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On December 17, 2009, Ken Lewis introduced to the company the guy who would be taking over his job, Brian Moynihan, by telling the audience that one of his successor’s “unique characteristics” was that he “actually wanted the job,” a reference to the fact that no one else, literally, did. While Moynihan was undoubtedly aware that the new gig would not carry the same prestige or money as running Goldman, or the groupies that come with running JPMorgan, or the pony rides that come with running Citi, one thing that apparently came as a surprise to him– but that those who turned down the position could foresee– was that this job? Really, really sucks.
In the beginning, if indeed Bri-O reached that conclusion as well, he kept it to himself, maintaining a stiff upper lip. But as the fruits of Countrywide founder Angelo Mozilo’s labor really began to blossom and Moynihan? Started to lose it.
In November, feeling like he was in a safe space among friends at the Bank of America Merrill Lynch Banking and Financial Services Conference, he walked people through a typical day at BofA, i.e. his own personal hell, telling participants: “There’s a lot of people out there with a lot of thoughts about how we should solve this [mortgage mess] but at the end of the day, we’ll pay for the things that Countrywide did,. It’s a day-to-day, hand-to-hand combat.”
At a fundraiser for the Alfred E. Smith Memorial Foundation, Moynihan was said to have “laughed” in reaction to a joke by Blackstone founder Stephen Schwarzman, who told dinner guests: “Brian Moynihan is here tonight. He’s the C.E.O. of Bank of America. As many of you know, Brian’s brother Patrick runs a Catholic boarding school in Haiti. Their parents must be so proud to see two of their boys running an underfunded, nonprofit organization.” But just below his tranquil, happy-go-lucky veneer, B-Mo was silently screaming, feeling far from happy and anything but lucky. We know this because while he had to act like the cut rolled off his back, like he can take a joke, like it didn’t hit too close to home and like he wasn’t trying to figure out if it’d be possible to contaminate an entire shipment of crab legs and not have it tied back to him, the following day, he let it out. At a town hall meeting on Friday, his voice presumably a-quiver, Brian told employees:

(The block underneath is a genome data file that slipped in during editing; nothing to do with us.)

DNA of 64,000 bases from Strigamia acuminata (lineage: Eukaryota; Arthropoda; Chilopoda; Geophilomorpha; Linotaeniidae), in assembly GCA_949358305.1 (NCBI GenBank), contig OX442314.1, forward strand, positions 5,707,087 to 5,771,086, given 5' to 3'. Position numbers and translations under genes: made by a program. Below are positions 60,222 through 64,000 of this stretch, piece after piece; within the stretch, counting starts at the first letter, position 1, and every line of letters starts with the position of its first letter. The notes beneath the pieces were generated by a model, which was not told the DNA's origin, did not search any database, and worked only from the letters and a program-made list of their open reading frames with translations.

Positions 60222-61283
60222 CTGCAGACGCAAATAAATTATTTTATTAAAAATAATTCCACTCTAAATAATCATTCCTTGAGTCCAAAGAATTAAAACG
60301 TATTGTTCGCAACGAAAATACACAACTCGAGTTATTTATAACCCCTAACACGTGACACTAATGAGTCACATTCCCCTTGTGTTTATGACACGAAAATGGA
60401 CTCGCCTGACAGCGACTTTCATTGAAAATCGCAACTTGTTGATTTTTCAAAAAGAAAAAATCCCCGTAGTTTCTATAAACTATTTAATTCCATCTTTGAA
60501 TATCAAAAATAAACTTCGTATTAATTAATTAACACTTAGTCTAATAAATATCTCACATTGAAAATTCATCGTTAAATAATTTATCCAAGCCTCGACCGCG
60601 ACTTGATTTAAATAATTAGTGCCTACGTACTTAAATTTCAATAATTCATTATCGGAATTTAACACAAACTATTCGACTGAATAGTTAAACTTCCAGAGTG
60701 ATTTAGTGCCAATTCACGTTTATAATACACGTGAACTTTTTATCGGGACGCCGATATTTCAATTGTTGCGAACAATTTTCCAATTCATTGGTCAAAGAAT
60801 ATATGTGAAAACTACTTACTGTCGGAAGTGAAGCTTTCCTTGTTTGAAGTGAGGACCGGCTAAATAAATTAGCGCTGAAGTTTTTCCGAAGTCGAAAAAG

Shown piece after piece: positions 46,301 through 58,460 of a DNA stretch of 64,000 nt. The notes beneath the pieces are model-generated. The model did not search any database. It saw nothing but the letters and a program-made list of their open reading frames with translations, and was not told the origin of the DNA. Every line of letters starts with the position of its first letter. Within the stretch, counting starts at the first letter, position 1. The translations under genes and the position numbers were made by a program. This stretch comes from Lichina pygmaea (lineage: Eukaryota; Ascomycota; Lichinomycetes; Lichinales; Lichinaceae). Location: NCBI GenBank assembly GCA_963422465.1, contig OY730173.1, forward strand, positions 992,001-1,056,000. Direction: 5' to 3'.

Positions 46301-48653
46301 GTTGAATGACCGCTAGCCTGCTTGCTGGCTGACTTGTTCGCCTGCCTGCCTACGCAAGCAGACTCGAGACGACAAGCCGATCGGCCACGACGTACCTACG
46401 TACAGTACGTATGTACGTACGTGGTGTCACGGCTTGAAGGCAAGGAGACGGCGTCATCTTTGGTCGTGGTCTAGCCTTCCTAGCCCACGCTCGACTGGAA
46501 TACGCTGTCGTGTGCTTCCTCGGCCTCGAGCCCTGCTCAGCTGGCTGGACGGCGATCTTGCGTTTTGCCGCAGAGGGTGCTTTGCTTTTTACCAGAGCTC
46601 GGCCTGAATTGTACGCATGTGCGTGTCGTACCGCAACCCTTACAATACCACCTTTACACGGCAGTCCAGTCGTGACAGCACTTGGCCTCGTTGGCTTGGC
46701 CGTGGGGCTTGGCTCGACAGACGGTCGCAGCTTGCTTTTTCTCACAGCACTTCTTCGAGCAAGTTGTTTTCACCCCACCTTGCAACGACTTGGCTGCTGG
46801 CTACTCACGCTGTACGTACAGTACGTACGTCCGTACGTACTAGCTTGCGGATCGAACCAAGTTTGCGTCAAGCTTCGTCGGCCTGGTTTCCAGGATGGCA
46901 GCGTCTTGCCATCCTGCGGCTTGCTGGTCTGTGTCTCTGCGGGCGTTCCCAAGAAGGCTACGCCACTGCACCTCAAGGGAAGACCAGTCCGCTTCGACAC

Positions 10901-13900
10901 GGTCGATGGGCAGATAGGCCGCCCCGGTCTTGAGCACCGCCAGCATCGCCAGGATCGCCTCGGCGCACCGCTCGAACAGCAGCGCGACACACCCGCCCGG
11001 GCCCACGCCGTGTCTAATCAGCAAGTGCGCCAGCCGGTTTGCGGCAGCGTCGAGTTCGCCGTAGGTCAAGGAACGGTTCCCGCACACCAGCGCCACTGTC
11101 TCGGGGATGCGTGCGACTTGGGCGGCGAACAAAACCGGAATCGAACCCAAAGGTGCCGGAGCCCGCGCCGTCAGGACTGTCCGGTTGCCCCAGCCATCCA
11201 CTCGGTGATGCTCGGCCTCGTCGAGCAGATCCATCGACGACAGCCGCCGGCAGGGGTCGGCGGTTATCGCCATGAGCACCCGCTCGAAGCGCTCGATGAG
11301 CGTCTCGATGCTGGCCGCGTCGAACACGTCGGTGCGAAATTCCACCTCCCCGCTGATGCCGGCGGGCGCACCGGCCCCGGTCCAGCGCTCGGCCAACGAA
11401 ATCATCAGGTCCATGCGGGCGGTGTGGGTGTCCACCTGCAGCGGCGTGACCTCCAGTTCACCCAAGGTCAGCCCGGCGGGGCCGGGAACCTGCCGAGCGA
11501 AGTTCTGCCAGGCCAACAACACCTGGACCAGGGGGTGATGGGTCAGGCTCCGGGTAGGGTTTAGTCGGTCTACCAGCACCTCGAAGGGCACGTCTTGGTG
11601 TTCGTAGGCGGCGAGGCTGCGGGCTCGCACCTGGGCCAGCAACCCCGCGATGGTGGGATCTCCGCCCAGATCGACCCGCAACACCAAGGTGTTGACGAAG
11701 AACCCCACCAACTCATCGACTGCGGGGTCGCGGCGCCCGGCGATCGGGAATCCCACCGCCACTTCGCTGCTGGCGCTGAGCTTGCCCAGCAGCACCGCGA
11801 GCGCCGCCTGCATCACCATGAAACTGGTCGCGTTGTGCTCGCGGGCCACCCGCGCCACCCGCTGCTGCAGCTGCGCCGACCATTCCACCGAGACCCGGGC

“I, like you, get a little incensed when you think about how much good all of you do, whether it’s volunteer hours, charitable giving we do, serving clients and customers well.” To the bank’s critics, he said, “You ought to think a little about that before you start yelling at us.”
Now, if someone like, say, Dick Fuld, had said this, it would have been a warning that he was going to start busting skulls. If, someone like, say, Jamie Dimon had said it, it would have been a clear message that the “critics” had best watch their backs and that there’s a vacant lot in Atlanta where bodies can be dumped. When Brian Moynihan said it, however, it was a cry for help. It wasn’t so much a veiled threat insinuating what would happen if the haters continue to yell at Bank of America as it was a voice shaking, knees-cradled, rocking-back-and-forth “stop yelling at me!” He’s cracking and cracking hard.
And, because we care about the guy and can see that he’s thisclose to snapping, we’d like to encourage the investing community to think about what it can do to take the sting off small, every day situations that could push him over the edge. Random acts of kindness towards Brian that could help shake him free of the ‘me vs. the world’ mentality that come to mind include:
– Letting him cut to the front of particularly long lines at Pinkberry
– Taking some shitty mortgages off his hands
– Giving him your seat on the subway when he’s in town
– STOPPING PRANK CALLING HIM during market hours
– Stopping in front of him to tie your shoe so as to have him in earshot when you loudly remark to your friend, “A $5 monthly debit-card fee seems MORE than reasonable to me. Frankly, I think it should be ten.”
– Offering him a job
– Your great idea